As the world splits into rival geopolitical and military blocs, economic ties are fraying and political, military and business leaders worldwide are growing increasingly anxious about America’s presidential election this fall.

As is usually the case, the outcome will be heavily influenced by voters’ perception of economic conditions and the incumbent’s economic policies.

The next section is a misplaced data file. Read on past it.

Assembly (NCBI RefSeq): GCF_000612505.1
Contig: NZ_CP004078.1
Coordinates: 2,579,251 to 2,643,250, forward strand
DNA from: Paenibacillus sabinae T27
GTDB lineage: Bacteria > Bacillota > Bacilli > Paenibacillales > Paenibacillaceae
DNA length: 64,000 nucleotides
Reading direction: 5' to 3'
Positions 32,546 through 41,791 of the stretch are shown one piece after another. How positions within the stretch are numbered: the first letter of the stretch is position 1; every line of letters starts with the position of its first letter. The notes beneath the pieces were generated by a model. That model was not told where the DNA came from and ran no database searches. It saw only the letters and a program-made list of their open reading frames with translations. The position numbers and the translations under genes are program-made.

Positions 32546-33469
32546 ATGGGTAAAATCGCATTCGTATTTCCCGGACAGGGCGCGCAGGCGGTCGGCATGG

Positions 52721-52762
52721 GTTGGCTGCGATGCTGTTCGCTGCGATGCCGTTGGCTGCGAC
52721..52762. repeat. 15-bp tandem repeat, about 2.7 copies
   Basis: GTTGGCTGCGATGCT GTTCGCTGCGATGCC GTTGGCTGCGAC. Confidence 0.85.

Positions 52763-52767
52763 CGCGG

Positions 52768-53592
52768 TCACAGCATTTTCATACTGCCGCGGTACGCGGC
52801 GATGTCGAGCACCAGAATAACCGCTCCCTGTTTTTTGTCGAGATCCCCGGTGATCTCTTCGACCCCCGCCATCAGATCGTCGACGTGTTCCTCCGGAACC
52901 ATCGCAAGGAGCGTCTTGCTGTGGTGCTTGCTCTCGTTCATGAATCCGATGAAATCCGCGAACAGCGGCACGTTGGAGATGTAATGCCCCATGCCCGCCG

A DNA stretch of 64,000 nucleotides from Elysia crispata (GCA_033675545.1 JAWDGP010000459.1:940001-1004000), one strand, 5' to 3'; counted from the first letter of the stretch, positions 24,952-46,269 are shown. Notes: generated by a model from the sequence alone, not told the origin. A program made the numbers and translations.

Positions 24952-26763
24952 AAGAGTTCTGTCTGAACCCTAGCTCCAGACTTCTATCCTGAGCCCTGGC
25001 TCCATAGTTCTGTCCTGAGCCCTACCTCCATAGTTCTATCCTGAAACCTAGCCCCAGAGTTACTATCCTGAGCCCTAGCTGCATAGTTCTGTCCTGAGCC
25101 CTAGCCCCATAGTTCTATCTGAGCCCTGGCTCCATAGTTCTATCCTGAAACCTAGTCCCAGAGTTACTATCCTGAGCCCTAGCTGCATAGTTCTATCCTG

In 1980, a recession and high inflation gave rise to the “misery index” (reflecting the inflation rate plus the unemployment rate) and allowed Ronald Reagan to crush the incumbent president, Jimmy Carter. But U.S. Federal Reserve Chair Paul Volcker’s aggressive policies to rein in inflation then caused a deep recession, dooming Republicans to large losses in the 1982 midterm elections. By 1984, however, the annual growth rate had reached 7% and Reagan was handily re-elected.